Publication Date

1993

Document Type

Dissertation/Thesis

First Advisor

O'Donohue, William T.

Degree Name

M.S. (Master of Science)

Department

Department of Psychology

LCSH

Sex crimes--Prevention||Empathy

Abstract

The purpose of this study was to determine the differential efficacy of two programs designed to prevent rape, acquaintance rape, sexual harassment, and child sexual abuse. The question of whether empathy for victims of sexual assault can be taught and its effects on subjects7 potential to engage in sexually destructive behavior were explored. Two-hundred-sixteen male subjects volunteered to participate in the screening for this study. Of these, 68 were chosen as "high risk" for committing rape (as determined by their scores on the pretest measures). These subjects were randomly assigned to an empathy treatment, facts treatment, or a notreatment control group. An additional 18 "low risk" subjects were chosen as an additional control group. Treatment effects were assessed using subjects' scores pre- and post-treatment on the Likelihood of Sexually Abusing index, the Rape Empathy Scale, the Acceptance of Interpersonal Violence scale, the Adversarial Sexual Beliefs scale, and on a test of differential arousal to forced versus consenting sex. In addition, posttest scores on the "conformity" measure were compared among all three groups. Results indicate that when subjected to a methodologically appropriate examination, neither ABSTRACT treatment appeared to be more effective than no treatment. Implications for past and future research are explored.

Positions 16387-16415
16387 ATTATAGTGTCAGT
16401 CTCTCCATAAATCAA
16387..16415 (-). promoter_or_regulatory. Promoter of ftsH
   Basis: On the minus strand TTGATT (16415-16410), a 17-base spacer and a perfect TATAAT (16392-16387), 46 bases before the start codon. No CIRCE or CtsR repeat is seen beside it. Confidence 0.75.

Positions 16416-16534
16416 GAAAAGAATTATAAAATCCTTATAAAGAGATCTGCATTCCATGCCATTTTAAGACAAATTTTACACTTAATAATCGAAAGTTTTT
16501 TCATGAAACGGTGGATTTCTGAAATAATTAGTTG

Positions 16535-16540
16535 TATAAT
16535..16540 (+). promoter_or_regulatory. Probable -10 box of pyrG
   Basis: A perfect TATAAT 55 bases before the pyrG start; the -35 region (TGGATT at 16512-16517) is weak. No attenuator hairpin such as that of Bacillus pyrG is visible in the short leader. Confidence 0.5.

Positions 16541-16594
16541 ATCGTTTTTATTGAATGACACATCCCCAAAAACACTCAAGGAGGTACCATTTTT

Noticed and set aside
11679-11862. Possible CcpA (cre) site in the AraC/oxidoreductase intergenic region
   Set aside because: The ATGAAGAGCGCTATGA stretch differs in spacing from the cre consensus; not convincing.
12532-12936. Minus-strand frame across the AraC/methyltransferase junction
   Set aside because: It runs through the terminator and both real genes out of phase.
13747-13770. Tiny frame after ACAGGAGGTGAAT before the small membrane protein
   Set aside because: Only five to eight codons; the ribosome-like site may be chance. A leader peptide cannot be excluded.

Comments

Includes bibliographical references (pages 70-77)

Extent

124 pages

Language

eng

Publisher

Northern Illinois University

Rights Statement

In Copyright

Rights Statement 2

NIU theses are protected by copyright. They may be viewed from Huskie Commons for any purpose, but reproduction or distribution in any format is prohibited without the written permission of the authors.

Media Type

Text

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